On Hoshanah Rabba the heavenly decree is sealed. Therefore, this is a time of teshuvah. At night, is customary to remain awake until dawn. One recites the entire Sefer Devarim − or more commonly today, one listens to the Baal Korei do so. In Tzefat, they adopted this custom in recent years, since it is easier on the tzibbur. The reading of Sefer Devarim takes place immediately upon the conclusion of Maariv. Then everyone returns home. After midnight, the men and older boys return to the synagogue to recite the entire Sefer Tehillim.
The ARI zal also stresses the importance of davening with kavanah on Hoshana Rabba, since it is a time of judgment. This is one of the five times during the year when Breslover Chassidim are particular to daven with the sunrise. (See Rabbi Chaim Vital, Sha'ar ha-Kavannot, 'Inyan Sukkah, beginning; ibid. Drush 6.)
Shemini Atzeret / Simchat Torah
In one of his letters, Rabbi Gedalia Kenig writes that on Shemini Atzeret in chutz la'aretz, Rabbi Avraham Sternhartz would eat in the sukkah at night, but not sleep there. After Shacharit, he made Kiddush in the sukkah and ate some cake. Then he recited a berakhah acharonah, and washed for hamotzi, which he also made in the sukkah.
However, after eating some challah, he retired to the house to finish the meal. This seems to have been a regional custom, or a variation on the regional custom. It is not clear when Reb Avraham recited the prayer in which one bids farewell to the sukkah, whether after the day meal, or later in the afternoon, prior to Minchah. (Heard from Rabbi Yehudah Lichter. Shulchan Arukh, Orach Chaim 668:1 states that one should eat in the sukkah on Shemini Atzeret in chutz la'aretz. However, Ukrainian Chassidim such as those of Skver-Chernobyl typically eat in the sukkah at night, then make Kiddush and eat some cake by day, after which they retire to the house to wash for the mid-day meal. The only difference between this custom and that of Reb Avraham is that he made "hamotzi" in the sukkah, as well. The Ukrainian custom seems to be a compromise between the minhag of the Baal Shem Tov, who did not eat in the sukkah on Shemini Atzeret, and the Maggid of Mezeritch, who did; for further discussion, see Rabbi Chaim Elazar Spira of Munkatch, Minchas Elazar IV, 31; Eser Oros 70b; Beis Rizhin; Beis Skver; et al.)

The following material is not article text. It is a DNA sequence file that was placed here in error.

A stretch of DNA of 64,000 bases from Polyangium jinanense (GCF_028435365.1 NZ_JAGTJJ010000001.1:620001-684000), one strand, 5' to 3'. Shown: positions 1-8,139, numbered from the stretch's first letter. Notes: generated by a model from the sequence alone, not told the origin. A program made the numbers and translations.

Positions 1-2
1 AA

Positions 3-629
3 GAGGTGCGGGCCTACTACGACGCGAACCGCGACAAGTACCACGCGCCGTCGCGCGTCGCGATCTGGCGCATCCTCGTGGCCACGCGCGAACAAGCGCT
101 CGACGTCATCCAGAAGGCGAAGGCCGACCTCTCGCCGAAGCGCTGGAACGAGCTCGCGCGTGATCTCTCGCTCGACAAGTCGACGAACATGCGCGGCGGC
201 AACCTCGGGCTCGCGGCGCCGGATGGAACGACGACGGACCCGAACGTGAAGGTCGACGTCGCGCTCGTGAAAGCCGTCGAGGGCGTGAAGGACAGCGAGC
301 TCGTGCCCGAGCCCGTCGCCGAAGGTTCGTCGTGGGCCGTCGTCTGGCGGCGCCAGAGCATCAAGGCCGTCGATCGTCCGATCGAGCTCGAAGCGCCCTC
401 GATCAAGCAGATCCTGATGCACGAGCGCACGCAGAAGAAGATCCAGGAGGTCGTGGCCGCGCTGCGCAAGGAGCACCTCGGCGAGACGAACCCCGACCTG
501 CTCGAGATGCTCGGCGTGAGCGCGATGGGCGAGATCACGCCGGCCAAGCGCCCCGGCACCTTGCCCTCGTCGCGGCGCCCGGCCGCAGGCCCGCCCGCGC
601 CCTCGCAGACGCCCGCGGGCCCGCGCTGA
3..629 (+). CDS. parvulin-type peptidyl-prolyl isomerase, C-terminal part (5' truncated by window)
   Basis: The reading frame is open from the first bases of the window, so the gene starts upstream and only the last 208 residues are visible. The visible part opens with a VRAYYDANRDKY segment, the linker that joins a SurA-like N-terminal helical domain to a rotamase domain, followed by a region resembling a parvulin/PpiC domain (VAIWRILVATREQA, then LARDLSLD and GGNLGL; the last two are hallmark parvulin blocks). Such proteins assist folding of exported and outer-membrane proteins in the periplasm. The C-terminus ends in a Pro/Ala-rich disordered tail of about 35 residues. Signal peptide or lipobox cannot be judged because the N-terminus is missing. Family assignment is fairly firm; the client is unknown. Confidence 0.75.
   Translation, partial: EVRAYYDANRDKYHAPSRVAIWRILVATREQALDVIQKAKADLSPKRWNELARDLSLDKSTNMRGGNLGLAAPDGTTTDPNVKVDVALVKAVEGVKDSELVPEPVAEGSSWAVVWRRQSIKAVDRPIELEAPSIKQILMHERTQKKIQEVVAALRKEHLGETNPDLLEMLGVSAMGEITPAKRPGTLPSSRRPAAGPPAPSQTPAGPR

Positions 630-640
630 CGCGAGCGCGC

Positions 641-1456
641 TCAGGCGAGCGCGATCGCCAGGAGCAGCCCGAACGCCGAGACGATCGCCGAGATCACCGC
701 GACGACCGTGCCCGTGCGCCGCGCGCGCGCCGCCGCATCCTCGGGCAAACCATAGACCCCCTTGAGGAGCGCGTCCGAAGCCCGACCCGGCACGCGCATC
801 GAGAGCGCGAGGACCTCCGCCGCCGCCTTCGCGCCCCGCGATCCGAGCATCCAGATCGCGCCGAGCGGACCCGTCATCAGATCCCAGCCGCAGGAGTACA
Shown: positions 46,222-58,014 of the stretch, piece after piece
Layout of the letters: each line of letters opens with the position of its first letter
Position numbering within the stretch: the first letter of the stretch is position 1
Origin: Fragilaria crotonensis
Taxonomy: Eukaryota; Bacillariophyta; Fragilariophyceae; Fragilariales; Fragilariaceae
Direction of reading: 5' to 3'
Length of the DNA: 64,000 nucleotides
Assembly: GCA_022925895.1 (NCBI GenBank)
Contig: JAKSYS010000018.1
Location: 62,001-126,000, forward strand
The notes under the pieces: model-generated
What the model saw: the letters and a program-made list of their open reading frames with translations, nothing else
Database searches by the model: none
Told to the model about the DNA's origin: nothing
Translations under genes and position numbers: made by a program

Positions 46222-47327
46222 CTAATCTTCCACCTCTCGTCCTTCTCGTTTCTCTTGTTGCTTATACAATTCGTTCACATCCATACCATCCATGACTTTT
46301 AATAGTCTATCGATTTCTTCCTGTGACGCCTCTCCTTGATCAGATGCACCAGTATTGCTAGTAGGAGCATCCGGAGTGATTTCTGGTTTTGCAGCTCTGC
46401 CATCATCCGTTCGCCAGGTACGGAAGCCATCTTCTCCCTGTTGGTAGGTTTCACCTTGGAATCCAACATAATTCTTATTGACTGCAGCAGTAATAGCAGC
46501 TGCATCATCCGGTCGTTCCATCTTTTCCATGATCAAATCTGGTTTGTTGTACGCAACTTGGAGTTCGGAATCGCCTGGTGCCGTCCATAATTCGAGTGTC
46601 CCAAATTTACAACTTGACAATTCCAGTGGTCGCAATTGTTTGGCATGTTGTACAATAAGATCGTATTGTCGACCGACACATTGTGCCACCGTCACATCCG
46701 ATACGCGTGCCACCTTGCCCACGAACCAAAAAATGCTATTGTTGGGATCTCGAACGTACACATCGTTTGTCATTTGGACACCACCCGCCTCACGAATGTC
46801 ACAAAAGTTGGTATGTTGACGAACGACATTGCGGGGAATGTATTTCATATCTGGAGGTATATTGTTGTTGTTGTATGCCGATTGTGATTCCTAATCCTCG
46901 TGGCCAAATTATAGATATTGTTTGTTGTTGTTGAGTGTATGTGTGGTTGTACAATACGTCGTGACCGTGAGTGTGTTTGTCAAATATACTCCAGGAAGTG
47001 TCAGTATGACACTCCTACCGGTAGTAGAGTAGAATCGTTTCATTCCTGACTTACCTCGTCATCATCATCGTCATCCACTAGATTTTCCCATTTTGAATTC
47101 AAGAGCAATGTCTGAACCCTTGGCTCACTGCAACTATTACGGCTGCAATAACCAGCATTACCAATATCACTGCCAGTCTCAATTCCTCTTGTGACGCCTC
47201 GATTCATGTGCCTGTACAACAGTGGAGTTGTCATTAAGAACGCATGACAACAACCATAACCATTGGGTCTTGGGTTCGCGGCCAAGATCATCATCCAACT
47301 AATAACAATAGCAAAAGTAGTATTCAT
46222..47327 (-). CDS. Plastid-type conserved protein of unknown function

On Shemini Atzeret one does not recite the berakhah "leishev ba-sukkah," nor does one dip the challah in honey.
On Simchat Torah, Breslover Chassidim do not drink intoxicants (aside from the wine used for Kiddush). In the morning, the 'olam makes Kiddush in shul after reciting Hallel, prior to the hakafot.
Reb Nosson expounds on the concept that Simchat Torah alludes to the ultimate goal of creation. At this time, an illumination is drawn into the world of the "Torah of the Hidden Ancient One" that will be revealed in the Messianic Age. This is why we conclude the Sefer Torah and begin reading it again, as well as why we dance in circles and rejoice.
All of this alludes to the transcendent reality, which is compared to a circle, and which will then be openly perceived (Otzar ha-Yirah, Teshuvas ha-Shanah, Elul-Rosh Hashanah-Yom Kippur-Sukkos 89, citing
Likkutei Halakhos, Sukkah 2).
(Used with permission from the Breslov Center